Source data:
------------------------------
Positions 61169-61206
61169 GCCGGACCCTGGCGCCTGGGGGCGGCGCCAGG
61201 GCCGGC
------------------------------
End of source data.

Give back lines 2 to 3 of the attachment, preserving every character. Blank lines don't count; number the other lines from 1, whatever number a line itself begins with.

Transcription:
61169 GCCGGACCCTGGCGCCTGGGGGCGGCGCCAGG
61201 GCCGGC